Good news for those who oppose new coal-fired power plants

The Houston Chronicle reported on January 2:

Stingy credit markets and high regulatory hurdles have spurred Houston-based Dynegy to step back from new coal-fired power plant projects by ending a joint venture with LS Power Associates.

Dynegy will keep the right to expand its 27 existing coal, natural gas and oil-fired plants in 13 states, and it retains stakes in a pair of Texas and Arkansas coal projects.

But Dynegy will pay New York-based LS Power $19 million as part of the split and let it take full ownership of new projects under consideration in Arkansas, Georgia, Iowa, Michigan and Nevada.

Shares of Dynegy closed up 38 cents, or 19 percent, to $2.38 on Friday.

Dynegy Chairman and CEO Bruce Williamson said the power plant development landscape has changed since the company entered into the joint venture with LS in the fall of 2006. Funding new projects is much more difficult given the worldwide credit crunch and the possibility of new climate change legislation under the Obama administration.

"In light of these market circumstances, Dynegy has elected to focus development activities and investments around our own portfolio where we control the option to develop and can manage the costs being incurred more closely," Williamson said in a statement.

Dynegy's move appears to be good news for those who oppose new coal-fired power plants, such as one near Waterloo, Iowa. Here is the Waterloo-Cedar Falls Courier's take on the story:

The future of a proposed coal-fired power plant near Waterloo became a little cloudier Friday when Texas-based Dynegy Inc. announced that it and New Jersey-based LS Power Associates were dissolving their joint venture to develop that plant and others in several states.

The move transfers to LS Power full ownership and developmental rights associated with various "greenfield" projects in several states, including the 750-megawatt Elk Run Energy Station proposed for construction northeast of Waterloo.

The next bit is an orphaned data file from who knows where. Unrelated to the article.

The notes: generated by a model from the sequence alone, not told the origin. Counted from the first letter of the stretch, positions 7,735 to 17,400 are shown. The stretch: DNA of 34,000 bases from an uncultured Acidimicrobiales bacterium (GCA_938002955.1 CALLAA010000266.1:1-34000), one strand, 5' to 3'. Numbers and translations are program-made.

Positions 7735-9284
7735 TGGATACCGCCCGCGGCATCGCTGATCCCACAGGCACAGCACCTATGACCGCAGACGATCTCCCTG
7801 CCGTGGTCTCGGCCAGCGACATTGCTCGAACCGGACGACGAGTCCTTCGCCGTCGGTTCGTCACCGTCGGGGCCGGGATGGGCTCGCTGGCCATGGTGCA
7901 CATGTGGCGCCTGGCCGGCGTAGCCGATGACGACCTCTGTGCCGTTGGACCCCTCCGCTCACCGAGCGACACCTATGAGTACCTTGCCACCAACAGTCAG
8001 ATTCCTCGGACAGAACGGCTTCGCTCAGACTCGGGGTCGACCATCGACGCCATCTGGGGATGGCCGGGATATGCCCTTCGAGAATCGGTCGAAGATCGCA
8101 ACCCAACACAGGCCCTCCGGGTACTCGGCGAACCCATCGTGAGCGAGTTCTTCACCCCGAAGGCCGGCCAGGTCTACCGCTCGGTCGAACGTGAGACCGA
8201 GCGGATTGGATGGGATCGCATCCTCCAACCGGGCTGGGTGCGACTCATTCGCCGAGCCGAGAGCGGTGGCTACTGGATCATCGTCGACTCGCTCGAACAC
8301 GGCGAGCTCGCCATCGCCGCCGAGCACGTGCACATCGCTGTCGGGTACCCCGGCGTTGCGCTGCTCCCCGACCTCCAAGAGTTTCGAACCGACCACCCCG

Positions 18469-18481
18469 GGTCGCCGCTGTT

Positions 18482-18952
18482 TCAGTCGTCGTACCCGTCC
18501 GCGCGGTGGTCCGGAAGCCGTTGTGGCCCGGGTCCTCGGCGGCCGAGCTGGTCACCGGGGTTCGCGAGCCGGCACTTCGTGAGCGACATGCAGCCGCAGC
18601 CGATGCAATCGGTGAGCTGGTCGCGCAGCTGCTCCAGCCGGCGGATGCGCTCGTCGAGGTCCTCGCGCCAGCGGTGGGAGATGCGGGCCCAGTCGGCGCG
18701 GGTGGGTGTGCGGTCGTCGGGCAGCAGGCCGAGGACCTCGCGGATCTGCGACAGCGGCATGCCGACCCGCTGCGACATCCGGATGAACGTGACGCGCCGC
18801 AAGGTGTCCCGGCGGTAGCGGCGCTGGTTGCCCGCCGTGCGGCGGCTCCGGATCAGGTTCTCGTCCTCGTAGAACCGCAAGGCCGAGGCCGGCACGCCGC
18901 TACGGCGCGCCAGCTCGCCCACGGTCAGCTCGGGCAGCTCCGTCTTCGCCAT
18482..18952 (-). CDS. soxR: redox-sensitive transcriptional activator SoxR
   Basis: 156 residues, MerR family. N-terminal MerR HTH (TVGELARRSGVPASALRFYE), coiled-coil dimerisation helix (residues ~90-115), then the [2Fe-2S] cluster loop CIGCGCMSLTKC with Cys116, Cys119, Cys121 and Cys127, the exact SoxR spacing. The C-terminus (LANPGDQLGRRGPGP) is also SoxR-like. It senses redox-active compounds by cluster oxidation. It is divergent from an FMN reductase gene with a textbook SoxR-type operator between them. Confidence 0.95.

[...]

Separation from Dynegy puts the Elk Run plans in doubt, said Don Shatzer, a member of Community Energy Solutions, which opposes the Elk Run Energy project.

"LS Power has no experience developing/operating coal plants and so is unlikely to proceed (without) a new partner," Shatzer said in an e-mail note.

Bruce Nilles, director of the Sierra Club's National Coal Campaign, shares Shatzer's opinion, according to The Houston Chronicle.

This sounds quite promising, although neither the Houston Chronicle nor the Waterloo-Cedar Falls Courier were able to get a comment from LS Power on whether it will continue to pursue these projects.

Dynegy's move vindicates the actions of all those who worked hard to prevent the Waterloo plant from being built (more details on that are at Bleeding Heartland).

Grass-roots activists and environmental groups won some small victories, which were not themselves enough to kill the Waterloo project. However, the setbacks delayed the process until "external credit and regulatory factors that make development much more uncertain" prompted Dynegy to walk away.

Lesson for environmental activists: it is worth exercising every legal option to put up obstacles to a bad project.

Lesson for corporations involved in other coal projects (such as Alliant, which wants to build a new coal-fired power plant near Marshalltown): Dynegy's stock shot up 19 percent in one day after they pulled out of the joint venture with LS Power. Abandoning new coal projects would not only be good for public health and the environment, it could boost your stock price.

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Give to good causes, but not via telemarketers